Or, you might ask him about his attitude toward the Senior Center Corporation Board of Directors and the operations of the Senior Center.

Or, you might ask him why he insists on bringing back a Charter scheme after it was resoundingly defeated by the voters last year.

Have fun...

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BIA Opines On The Costa Mesa General Plan

Wednesday morning I joined a handful of interested residents, a few city staffers, one council member and some honchos from the Orange County chapter of the Building Industry Association of Southern California (BIA) at a 90 minute meeting that is part of the community outreach on the update of Costa Mesa's General Plan. 

This meeting was billed as one of the three "Road Show" events at which selected organizations are invited to provide input on elements they'd like to see as the General Plan is updated.  The remaining two "Road Shows" are on Wednesday, June 5th from 3-4:30 p.m. in Conference Room 1A with the Chamber of Commerce and on Wednesday, June 26th from 9-11 a.m. with the Newport Beach Association of Realtors (Includes Costa Mesa and Newport Beach).  You can read the full schedule of events regarding the General Plan update HERE.

The BIA was represented by Mike Balsamo, Chief Executive Officer of the Orange County Chapter and Victor Cao, Government Affairs Manager.  Their organization represents over 1,000 companies or organizations involved in development and peripheral businesses.  Wendy Leece was the only council member present at the meeting conducted by Minoo Ashabi, Principal Planner.

Balsamo, in describing why Costa Mesa is an appealing venue for his member companies to consider for possible development, cited the solid financial condition, using South Coast Plaza and Metro Point as examples of Sales Tax generators; the quality of life found in Costa Mesa; the Fairgrounds, Hoag Hospital and the proximity of beach recreation in Newport Beach as favorable elements.  He also mentioned good weather and good schools. 
Leece asked his opinion of the Westside overlays, citing the fact that those plans have been slow to evolve due to the recent economic downturn, and wondered if he and his member companies thought those plans are viable today.  Balsamo deftly avoided directly answering that question, indicating it was a matter of timing in the marketplace.  Leece was concerned that the so-called "live/work" units planned would devolve into rental units, further exacerbating the renter vs. owner housing in the city.

A discussion ensued about the changing views in our society, emphasizing that the "Generation Y" group seem to be much more willing to consider renting as a way of live as opposed to the white picket fence suburban homes many have grown up seeking.  The only resident in attendance that fit into that group acknowledged that perception, but also indicated that she much preferred a home with a front and back yard and some peace and quiet not typically found in large rental buildings.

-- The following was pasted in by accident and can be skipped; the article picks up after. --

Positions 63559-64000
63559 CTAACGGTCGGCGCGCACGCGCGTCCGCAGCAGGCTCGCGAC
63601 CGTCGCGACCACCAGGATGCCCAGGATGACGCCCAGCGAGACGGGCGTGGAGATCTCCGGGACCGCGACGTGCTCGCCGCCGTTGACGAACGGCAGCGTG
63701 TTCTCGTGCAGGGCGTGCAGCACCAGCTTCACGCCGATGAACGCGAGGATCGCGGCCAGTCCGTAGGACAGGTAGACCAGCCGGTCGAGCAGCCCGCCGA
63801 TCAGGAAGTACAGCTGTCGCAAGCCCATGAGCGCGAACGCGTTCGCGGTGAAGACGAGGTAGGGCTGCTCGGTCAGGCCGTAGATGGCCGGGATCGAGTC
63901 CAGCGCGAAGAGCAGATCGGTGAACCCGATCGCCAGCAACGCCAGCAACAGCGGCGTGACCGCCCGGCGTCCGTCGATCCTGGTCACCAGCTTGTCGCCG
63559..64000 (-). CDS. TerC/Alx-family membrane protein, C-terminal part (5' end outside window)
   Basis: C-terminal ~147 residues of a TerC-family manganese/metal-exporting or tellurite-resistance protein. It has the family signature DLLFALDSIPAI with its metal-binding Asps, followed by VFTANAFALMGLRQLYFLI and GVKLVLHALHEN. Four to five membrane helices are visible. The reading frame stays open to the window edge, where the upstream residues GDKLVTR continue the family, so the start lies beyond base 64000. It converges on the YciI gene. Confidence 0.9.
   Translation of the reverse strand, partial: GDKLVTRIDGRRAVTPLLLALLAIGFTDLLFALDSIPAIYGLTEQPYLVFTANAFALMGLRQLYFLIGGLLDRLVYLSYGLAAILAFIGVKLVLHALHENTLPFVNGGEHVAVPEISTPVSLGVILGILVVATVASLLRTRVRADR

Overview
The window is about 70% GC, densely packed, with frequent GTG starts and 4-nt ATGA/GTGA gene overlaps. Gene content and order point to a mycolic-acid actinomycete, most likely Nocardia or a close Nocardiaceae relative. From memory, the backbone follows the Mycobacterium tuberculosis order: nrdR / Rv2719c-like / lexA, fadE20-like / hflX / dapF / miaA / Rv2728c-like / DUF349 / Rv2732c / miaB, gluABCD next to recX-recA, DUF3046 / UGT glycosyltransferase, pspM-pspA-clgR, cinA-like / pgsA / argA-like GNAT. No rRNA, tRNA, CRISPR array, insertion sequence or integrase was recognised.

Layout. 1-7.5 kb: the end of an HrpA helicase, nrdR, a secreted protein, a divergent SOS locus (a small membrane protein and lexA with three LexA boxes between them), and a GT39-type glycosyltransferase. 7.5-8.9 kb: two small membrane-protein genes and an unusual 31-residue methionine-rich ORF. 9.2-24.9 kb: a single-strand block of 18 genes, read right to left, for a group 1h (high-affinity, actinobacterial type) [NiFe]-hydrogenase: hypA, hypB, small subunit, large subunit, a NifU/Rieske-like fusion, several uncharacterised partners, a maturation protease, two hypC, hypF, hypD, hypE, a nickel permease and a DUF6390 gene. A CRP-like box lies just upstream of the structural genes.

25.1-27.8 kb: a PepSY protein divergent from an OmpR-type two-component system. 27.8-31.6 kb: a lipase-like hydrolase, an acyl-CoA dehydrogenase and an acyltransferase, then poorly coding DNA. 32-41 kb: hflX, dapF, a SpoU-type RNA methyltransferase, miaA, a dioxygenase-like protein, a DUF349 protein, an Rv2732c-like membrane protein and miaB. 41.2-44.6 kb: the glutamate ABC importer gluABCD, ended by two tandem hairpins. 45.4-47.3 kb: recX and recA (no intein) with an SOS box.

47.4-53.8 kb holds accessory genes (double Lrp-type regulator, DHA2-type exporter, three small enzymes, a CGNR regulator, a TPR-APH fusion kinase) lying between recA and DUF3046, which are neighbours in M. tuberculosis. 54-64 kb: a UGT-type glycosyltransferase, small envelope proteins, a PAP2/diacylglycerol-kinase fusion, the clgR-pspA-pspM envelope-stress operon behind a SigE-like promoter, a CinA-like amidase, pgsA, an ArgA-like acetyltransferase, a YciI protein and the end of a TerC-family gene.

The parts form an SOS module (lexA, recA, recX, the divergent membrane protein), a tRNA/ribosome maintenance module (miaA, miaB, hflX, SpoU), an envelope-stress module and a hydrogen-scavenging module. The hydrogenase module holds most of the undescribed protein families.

Transportation Services Manager Raja Sethuraman inquired about any special challenges the BIA sees ahead.  Balsamo spoke of the Banning Ranch development - not a Costa Mesa project, but one that will severely impact our city -  and the environmental hurdles involved.  He said his members are looking for predictable processes and a pro-business orientation so the development process can move smoothly.  He mentioned development fees, specifically the Parks fee, as issues that cause some developers to pause when considering Costa Mesa projects.  He also indicated that they'd like to see some "flexibility" with density, parking and setbacks on projects that are basically infill projects, usually constrained on all sides by adjacent uses.  That made me more than a little nervous, since our city has a long history of underparking projects all over the city.

We spoke briefly about the impact of transitions happening on the Eastside, where large lots with small homes are either being converted to large homes or common interest developments with multiple units that put stress on the existing infrastructure and significantly impact traffic in neighborhoods.  I expressed a view that such developments are inevitable, but that we don't want shoddy developments anywhere in our city.  I suggested they consider fewer units, so adequate parking could be provided onsite, and built to a quality level where a higher price could be charged per unit.

Cao expressed a view that their members are looking for the General Plan update to create clear goals and unambiguous "rules of the game".

Former Planning Commissioner Eleanor Egan expressed concern about the renter/owner ratio, indicating that the transient nature of renters as a whole adversely affects the sense of "community" sought by many and, as a result, the quality of life in our neighborhoods.  The discussion of the "Gen Y" group was covered again.

Former councilman Jay Humphrey expressed concern about parking, which generated a significant discussion about that issue, including a mention of subterranean parking as an option.  Several projects throughout the city already require permit-only on-street parking in neighborhoods impacted by underparked apartments.

The meeting was not videotaped - a major shortfall in the grand transparency plans for these kind of things - although an audio recording was made.  I thought there was a good exchange of information among the participants and I think the staff now has a clearer idea of what the BIA is looking in the General Plan.  I'm glad I attended, but was disappointed so few of my neighbors took this opportunity to become informed.